Changes will bring much needed reform by removing unnecessary complexity that currently exist in the Australian rental industry. Simple things such as allowing tenants to have pets with written consent from their landlords and the ability to install additional picture hooks in the home that they live in without causing damage to the property just makes sense.
The Victorian Parliament has recently passed the Residential Tenancies Amendment Bill 2018, which includes more than 130 reforms designed to increase protections for renters, while ensuring those who provide rental housing can still effectively manage their properties.
Consumer Affairs Victoria will oversee the implementation of the new laws as they progressively come into play; at OurWalls we believe that these changes to be common sense for fair and reasonable landlords.
The Residential Tenancies Act will also outline the requirements for landlords, by clearly detailing the obligations and level of standards that must be maintained with their investment property. These reforms are becoming increasingly important with the increasing number of Australians that are renting. Approximately, one-third of tenants nationally have been continuously renting for over 10 years. The majority who are considered long-term tenants are made up of either older people or families with children.
The short term rental landscape has also changed over the last 5 years with several on-line platforms allowing much higher short term returns for investors, however this can come with its own problems linked to the high turnover of occupants with up to 20% experiencing issues (including upsetting neighbours and damage to property).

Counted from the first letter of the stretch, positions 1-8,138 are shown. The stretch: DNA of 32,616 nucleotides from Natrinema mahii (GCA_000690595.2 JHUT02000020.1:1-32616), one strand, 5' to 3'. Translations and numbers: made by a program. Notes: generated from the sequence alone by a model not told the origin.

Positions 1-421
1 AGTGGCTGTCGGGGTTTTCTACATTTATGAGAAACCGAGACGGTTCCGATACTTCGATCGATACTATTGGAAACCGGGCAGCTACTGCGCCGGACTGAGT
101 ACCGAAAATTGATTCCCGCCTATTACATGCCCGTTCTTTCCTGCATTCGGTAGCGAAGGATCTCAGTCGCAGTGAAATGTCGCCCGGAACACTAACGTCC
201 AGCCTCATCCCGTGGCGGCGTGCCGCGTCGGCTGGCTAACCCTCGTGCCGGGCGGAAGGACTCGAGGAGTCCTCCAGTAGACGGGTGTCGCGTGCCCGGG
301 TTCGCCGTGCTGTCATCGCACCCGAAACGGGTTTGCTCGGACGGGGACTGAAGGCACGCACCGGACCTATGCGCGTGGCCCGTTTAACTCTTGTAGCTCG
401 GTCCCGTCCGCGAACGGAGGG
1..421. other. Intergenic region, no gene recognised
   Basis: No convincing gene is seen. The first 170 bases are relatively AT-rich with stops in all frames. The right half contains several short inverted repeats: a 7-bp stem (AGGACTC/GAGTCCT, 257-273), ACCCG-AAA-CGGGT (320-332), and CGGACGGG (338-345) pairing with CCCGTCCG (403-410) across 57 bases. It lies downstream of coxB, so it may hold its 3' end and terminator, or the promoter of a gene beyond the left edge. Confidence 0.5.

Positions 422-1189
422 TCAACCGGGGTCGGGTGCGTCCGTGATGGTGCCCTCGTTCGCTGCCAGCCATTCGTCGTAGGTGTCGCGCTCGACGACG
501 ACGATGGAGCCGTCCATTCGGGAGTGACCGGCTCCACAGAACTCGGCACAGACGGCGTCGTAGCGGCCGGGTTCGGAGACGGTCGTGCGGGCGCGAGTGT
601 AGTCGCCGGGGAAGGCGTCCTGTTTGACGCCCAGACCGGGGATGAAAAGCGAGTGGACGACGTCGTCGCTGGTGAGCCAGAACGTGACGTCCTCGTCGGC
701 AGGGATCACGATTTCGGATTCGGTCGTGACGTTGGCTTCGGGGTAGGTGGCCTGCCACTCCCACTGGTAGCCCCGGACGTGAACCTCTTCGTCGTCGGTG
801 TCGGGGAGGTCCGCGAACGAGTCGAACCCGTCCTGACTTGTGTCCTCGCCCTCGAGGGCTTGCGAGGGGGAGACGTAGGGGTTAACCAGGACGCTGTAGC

These much needed reviews extend on the existing legislation that has been in place since 1997, and a number of the reforms were announced as part of the Government’s ‘Rent Fair’ campaign in October 2017 which included:
- allowing animals to be kept in rented premises
- allowing renters to make prescribed minor modifications to a rental property
- bolstering security of tenure and ending ‘no fault’ evictions by removing the ‘no specified reason’ notice to vacate and restricting the use of ‘end of the fixed-term’ notices to vacate to the end of an initial fixed term agreement
- establishing a non-compliance register ‘blacklisting’ residential rental providers and agents who fail to meet their obligations
- providing for the early release of bonds with the consent of both parties to the tenancy agreement
- restricting solicitation of rental bids by residential rental providers and agents
- providing for yearly, instead of six-monthly, rent increases
- providing for faster reimbursement where renters have paid for urgent repairs
- increasing the number of properties to which the statutory maximum cap of four weeks for bond and rent in advance applies
- enabling automatic bond repayments, which will be available to a renter within 14 days where the parties are not in dispute
- requiring mandatory pre-contractual disclosure of material facts, such as an intention to sell the rental property, or known presences of asbestos
- prohibiting misleading or deceptive conduct inducing a person into renting a property.
As more improvement comes to the growing number of renters here in Australia, our property industry will become more inline with international markets that are simply doing it better than we are today.
At OurWalls we are embracing this changing landscape and presenting better opportunities for landlords and tenants to connect via our state-of-the-art platform.
Find our more today at www.ourwalls.com.au